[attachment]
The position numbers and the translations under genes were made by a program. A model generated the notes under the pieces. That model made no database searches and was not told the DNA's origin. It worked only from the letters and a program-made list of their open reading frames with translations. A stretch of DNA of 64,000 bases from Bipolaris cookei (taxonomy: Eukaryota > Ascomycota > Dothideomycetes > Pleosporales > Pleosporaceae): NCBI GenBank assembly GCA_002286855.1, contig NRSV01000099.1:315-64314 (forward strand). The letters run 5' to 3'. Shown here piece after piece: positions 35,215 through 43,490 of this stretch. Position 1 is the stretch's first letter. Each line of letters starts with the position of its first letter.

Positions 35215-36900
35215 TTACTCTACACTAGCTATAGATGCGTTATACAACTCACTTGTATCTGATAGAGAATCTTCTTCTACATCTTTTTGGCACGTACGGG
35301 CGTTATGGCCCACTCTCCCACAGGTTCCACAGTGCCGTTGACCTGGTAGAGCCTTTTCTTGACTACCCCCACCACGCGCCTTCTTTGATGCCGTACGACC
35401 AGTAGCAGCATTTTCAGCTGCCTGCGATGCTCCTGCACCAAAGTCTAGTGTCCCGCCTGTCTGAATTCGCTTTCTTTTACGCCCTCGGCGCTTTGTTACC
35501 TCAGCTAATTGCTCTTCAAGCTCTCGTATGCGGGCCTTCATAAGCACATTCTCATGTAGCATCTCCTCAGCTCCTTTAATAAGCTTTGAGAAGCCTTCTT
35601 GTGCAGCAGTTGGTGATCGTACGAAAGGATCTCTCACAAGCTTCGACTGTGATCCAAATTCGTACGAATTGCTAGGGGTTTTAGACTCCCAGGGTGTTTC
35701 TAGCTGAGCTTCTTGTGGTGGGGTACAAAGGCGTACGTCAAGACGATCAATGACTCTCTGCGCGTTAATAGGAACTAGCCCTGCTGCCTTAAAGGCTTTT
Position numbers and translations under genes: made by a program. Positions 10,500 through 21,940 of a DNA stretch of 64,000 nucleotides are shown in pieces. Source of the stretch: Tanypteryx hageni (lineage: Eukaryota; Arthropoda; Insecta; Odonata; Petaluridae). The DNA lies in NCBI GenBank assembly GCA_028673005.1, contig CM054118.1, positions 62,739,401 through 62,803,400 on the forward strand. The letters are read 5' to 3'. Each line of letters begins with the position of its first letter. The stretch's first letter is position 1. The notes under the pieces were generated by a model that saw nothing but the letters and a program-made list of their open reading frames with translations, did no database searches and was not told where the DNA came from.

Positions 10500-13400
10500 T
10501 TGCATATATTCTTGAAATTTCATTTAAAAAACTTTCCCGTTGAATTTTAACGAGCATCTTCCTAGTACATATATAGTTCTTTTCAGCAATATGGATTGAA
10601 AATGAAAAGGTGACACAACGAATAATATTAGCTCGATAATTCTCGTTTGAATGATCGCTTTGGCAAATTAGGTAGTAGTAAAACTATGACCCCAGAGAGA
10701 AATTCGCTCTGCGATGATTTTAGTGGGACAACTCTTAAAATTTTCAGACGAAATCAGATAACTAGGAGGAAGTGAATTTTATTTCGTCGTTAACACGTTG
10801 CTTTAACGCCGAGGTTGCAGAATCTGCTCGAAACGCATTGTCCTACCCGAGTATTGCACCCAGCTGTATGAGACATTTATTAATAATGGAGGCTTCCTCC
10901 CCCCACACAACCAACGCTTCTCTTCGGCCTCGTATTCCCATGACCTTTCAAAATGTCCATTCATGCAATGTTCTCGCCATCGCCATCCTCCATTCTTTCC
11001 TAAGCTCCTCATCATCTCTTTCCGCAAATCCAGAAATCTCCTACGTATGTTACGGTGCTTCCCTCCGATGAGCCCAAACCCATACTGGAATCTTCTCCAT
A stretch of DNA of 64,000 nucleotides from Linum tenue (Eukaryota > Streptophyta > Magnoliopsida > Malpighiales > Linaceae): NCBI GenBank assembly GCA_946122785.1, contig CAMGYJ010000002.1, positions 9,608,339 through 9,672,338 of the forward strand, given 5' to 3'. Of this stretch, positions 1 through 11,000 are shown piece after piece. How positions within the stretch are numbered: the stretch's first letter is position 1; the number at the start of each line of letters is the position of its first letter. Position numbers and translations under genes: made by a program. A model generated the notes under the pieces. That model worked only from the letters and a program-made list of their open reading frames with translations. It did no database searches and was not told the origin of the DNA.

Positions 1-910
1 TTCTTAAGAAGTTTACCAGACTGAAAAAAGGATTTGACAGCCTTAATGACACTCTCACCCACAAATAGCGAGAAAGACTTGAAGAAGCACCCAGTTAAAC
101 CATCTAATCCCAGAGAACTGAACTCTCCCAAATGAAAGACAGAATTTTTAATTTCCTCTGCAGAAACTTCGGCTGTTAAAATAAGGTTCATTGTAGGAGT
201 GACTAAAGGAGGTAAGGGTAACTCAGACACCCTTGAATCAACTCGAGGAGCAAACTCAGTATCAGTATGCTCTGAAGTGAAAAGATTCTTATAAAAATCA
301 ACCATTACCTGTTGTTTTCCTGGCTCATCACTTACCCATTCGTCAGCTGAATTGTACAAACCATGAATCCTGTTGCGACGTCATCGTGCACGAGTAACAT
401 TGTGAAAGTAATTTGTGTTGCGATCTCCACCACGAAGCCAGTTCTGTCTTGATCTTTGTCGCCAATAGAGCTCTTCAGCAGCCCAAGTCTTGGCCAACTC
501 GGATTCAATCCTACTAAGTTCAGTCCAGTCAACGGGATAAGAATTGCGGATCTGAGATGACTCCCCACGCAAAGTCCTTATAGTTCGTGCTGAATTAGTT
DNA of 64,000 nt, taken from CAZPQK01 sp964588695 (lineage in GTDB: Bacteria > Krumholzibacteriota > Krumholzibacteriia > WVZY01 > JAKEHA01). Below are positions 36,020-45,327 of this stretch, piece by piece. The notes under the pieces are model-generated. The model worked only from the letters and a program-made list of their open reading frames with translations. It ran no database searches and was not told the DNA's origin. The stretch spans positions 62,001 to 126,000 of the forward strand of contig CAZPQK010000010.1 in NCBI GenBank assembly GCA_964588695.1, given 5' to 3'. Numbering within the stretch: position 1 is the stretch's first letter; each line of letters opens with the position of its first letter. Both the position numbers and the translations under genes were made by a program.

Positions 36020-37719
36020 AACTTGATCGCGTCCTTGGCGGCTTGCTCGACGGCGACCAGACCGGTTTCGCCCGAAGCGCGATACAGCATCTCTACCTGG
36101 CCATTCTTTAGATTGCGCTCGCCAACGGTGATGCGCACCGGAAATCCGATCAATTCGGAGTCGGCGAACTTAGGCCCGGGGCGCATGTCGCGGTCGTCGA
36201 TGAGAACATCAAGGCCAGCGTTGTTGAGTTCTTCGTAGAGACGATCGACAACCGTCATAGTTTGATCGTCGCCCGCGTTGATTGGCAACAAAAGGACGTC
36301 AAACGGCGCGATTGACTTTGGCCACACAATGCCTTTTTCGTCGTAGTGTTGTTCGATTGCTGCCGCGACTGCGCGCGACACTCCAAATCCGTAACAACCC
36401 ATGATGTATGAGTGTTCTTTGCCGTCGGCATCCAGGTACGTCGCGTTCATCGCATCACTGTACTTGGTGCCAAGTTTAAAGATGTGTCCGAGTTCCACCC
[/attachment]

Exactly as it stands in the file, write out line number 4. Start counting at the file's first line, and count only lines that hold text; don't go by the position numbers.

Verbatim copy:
35301 CGTTATGGCCCACTCTCCCACAGGTTCCACAGTGCCGTTGACCTGGTAGAGCCTTTTCTTGACTACCCCCACCACGCGCCTTCTTTGATGCCGTACGACC